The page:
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TX Attorney General To Give Opinion on Harrold ISD Gun Policy

Texas Attorney General asked to render an opinion on whether Harrold ISD's gun policy is in conflict with a recently passed Texas law.
Six years after Harrold ISD authorized school personnel to carry guns on campus the policy is back in the spotlight.

Harrold ISD's gun policy, believed to be the first in Texas, caused an explosion of controversy when it was implemented in October 2008.

Five years later, the policy is in the news headlines again but this time it's because Harrold's gun policy could be in conflict with a recently passed Texas law.

Keeping Harrold's 120 students safe is a top priority.

While security cameras keep an eye on who comes and goes another security measure was implemented in 2008 which further protects students.

Superintendent David Thweat calls it the Guardian Plan.

It allows school personnel, who have a Texas Concealed Handgun license, to carry their weapon on campus.

But school officials don't reveal who's packing.

"If there is a shooter, or there's someone that's going to come in and kill children, they do not know where the resistance is going to come from. and I think that's key to any good, secure plan," says Superintendent Thweat.

This past June, Governor Rick Perry signed the Marshal Plan into law to protect Texas students.

It allows school boards to designate a school employee as a school marshal allowing that person to carry a concealed handgun at school board meetings and athletic events, which before had been prohibited.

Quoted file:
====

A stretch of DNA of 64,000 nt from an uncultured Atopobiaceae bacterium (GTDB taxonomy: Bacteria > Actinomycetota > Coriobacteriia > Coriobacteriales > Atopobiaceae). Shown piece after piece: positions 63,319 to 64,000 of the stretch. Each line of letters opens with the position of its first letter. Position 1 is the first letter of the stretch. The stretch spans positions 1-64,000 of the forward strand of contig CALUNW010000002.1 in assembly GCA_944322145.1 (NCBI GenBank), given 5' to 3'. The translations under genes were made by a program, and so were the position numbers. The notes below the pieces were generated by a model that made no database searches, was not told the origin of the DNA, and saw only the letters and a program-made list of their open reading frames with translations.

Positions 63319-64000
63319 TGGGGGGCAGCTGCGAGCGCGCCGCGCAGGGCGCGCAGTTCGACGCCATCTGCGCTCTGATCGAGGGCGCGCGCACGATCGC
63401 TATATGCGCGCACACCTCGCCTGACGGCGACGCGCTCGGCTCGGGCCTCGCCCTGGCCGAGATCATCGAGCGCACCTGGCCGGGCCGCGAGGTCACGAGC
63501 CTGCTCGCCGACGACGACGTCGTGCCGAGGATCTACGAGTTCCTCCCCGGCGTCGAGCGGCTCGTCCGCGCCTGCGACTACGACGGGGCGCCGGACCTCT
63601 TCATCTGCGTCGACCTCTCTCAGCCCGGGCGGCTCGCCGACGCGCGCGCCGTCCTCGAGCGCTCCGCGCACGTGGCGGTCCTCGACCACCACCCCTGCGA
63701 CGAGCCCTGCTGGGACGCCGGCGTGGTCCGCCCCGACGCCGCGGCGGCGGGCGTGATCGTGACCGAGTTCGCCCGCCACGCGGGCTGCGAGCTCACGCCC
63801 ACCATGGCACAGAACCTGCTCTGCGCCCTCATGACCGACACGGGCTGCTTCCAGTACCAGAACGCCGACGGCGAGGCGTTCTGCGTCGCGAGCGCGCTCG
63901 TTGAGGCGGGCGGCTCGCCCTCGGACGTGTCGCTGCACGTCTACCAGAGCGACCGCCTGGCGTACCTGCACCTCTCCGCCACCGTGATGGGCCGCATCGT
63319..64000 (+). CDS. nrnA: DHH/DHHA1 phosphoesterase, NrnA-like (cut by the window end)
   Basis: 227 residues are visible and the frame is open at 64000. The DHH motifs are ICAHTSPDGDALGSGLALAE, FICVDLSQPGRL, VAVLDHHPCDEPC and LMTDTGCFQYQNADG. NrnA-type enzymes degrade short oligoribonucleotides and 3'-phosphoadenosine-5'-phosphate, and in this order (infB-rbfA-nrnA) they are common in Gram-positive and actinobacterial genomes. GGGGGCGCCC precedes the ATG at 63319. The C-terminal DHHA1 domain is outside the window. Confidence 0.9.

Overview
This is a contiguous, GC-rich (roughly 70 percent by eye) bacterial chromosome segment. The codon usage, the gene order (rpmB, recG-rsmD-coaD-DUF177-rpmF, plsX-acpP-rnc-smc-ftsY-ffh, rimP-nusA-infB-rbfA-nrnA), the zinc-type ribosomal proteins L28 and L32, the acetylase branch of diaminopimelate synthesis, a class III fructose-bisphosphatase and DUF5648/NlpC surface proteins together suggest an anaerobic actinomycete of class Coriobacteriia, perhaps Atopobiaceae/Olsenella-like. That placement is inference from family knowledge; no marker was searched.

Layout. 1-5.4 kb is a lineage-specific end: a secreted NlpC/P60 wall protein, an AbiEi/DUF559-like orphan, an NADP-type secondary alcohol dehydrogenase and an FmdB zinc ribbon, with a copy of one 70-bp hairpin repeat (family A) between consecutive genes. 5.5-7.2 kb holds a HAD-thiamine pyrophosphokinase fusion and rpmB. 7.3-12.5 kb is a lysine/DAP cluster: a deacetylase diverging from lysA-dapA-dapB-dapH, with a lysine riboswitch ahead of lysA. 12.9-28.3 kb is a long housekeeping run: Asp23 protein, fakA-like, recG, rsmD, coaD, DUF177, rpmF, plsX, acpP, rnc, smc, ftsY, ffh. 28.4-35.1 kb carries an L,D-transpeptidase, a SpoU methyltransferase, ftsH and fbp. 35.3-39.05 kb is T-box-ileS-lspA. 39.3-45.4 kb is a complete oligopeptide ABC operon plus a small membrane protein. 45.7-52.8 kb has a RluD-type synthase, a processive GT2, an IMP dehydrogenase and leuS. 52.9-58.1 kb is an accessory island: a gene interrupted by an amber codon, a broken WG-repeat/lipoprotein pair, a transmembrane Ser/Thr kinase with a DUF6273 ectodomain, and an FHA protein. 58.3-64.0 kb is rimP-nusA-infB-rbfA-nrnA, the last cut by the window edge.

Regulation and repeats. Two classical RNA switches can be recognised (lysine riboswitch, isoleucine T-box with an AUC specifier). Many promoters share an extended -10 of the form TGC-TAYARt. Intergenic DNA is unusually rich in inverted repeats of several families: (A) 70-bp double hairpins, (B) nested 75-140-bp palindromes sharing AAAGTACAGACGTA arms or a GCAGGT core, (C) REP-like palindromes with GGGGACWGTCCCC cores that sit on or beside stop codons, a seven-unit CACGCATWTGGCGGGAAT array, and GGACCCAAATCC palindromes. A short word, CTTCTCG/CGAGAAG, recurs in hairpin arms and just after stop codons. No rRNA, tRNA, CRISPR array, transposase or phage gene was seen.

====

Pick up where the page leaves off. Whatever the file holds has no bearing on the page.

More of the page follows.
And now the Texas House of Representatives Committee on Homeland Security and Public Safety wants to know if a district with a Guardian Plan can also use the Marshal Plan to have concealed guns at meetings and sporting events.

So committee members are asking Attorney General Greg Abbott to render an opinion, which has this superintendent a little worried.

"There is a concern that maybe the Attorney General will overturn maybe some of the jurisdiction that we've had but I don't know.  I don't think that's going to be the case cause this particular attorney general is fairly conservative, which our particular policy, I believe would be labeled by many as a conservative policy," Thweat explains.

The request for an opinion was filed on October 21st and the attorney general has 180 business days to issue his opinion.

So, until that happens Superintendent Thweat says all he and his staff can do is wait and hope the District's Guardian Plan is not overturned.
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